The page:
Open question: is the RAW recipe in the A7rII the same as the RAW recipe in the A7r ?
Officially, bit depth hasn’t improved. And flame wars still rage on the anti-Sony blogs and forums. One recent comment about Sony’s RAW read “Disgusting. Criminal. Unforgivable.” Eye-opening, really. I had naively thought rape and murder were unforgivable but it appears that Sony’s management of RAW files belongs to that same category of evil. Eye-opening, I tell you.
For those unaware of the broil, here’s the quick lowdown: even for its flagship cameras, Sony has been using compressed RAW, with the benefit of lower file size (about 50% off Nikon’s D800e, which I used to own, for instance). Compression robs information, and Sony has been getting some severe stick for it all along. Compression, up to a point, can be lossless, meaning you can decompress the file to its original quality. Lossless compression algorithms are more or less all equivalent in their not-so-great performance (compared to no compression). A more important concept is perceptual loss. Here, you enter a hazy zone which does not operate with an on/off switch (lossy/lossless) but a slider(more or less lossy). What many are asking Sony is a lossless compression, which is one possibility. The alternative, for Sony is to find a setting and algorithm that optimizes the benefits of compression while not introducing harmful artefacts. That solution will never please everyone because some applications will always bring up something nasty. Sony knows who its important clients are and will undoubtably optimize for their use case.
My question in this article is “Has this improvement process already secretly begun with the A7rII ?”. For one thing files are no larger than on the A7r. If anything, they’re smaller. Then, there’s this …
Wha’ever. Does unchanged bit-depth mean altogether unchanged RAW ? For the A7rII, Sony’s obviously gone to tremendous lengths to answer most of the past criticisms raised against the A7r and more. Is it inconceivable that a discreet algorithmic upgrade of RAW processing may have slipped into production cameras, Sony keeping it quiet to stay out of troll’s way ?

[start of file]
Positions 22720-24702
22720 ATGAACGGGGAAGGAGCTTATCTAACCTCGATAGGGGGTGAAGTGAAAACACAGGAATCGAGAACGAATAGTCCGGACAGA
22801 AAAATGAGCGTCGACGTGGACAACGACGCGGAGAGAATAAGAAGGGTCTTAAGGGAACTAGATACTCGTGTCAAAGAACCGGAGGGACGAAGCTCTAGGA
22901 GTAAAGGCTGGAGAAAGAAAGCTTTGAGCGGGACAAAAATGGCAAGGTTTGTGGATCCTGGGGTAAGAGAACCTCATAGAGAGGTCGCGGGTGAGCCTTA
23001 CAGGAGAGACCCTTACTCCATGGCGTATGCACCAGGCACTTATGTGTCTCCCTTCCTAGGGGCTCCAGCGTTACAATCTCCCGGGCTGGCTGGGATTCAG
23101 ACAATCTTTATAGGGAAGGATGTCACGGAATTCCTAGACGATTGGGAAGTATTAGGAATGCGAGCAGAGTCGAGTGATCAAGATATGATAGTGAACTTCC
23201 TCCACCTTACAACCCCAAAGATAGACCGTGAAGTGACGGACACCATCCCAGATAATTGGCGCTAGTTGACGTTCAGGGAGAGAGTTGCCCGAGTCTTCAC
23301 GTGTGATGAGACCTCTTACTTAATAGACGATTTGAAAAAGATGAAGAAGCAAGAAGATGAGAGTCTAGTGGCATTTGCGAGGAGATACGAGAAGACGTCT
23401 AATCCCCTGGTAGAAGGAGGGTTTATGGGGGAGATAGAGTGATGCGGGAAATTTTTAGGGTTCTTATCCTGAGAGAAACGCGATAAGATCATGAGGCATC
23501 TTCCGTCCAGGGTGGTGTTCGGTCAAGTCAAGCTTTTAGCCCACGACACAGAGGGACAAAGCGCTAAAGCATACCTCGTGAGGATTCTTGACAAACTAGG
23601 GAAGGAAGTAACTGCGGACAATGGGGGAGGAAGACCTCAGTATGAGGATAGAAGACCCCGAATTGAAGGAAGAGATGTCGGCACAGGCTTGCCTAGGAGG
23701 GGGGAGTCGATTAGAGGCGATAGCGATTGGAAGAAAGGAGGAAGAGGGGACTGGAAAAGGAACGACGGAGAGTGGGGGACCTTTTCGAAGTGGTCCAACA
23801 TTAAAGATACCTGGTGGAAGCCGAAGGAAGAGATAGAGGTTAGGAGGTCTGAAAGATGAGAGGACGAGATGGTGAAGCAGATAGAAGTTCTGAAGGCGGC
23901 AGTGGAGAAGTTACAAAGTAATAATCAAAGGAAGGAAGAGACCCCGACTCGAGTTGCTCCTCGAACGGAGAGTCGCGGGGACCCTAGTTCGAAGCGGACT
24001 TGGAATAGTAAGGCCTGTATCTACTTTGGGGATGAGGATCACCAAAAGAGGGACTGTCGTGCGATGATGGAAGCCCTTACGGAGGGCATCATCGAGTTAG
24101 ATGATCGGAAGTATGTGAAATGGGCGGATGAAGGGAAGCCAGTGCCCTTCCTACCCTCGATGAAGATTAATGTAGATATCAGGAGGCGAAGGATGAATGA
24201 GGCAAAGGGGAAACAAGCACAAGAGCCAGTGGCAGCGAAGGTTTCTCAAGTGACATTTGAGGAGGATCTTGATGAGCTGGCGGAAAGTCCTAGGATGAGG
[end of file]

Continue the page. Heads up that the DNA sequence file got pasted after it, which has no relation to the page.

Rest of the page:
Yesterday, I set out to make a few pics of the milky way before having to send ‘my’ Distagon 2.8/15 ZF.2 to Zeiss (review on A7r & A7RII coming soon).
My usual processing of these files involves pushing saturation & vibrance to the max to set white balance, before sliding back down to more normal settings, as described in this previous article.
Doing so with files from the A7r produces square artifacts around stars, as seen above. The same intermediate processing on A7rII files did nothing of the kind. See below a file at a similar stage. Stars are (1) out of focus (2) slightly elongated due to the long exposure. But there is nothing weird going on around them.
Now, this is not to say lossy compression is ideal or perfect. And, if it adds significantly to the already improved image quality, we’re all for lossless RAW compression, here at DS. But something already has changed and, apparently, in the right direction. If someone out there knows better and can explain the nature of the changes (it could even be changes in the PP software, who knows ?), I’d love to hear from you. Please leave a comment.
And to round-up the discussion with a real-world photo, here’s what the milky way turned out like in my light-polluted village of the South of France. 12800 ISO 30 seconds. Not too shabby, right ? Go Sony.
For the anecdote: the tiny spec of light on the hill at lower-left (in the bright yellow zone) is a church built in a large grotto in honour of Mary Magdalene (who, according to local tradition, ended her years in prayer there), the exact location from which this sunrise photography walk article was written.
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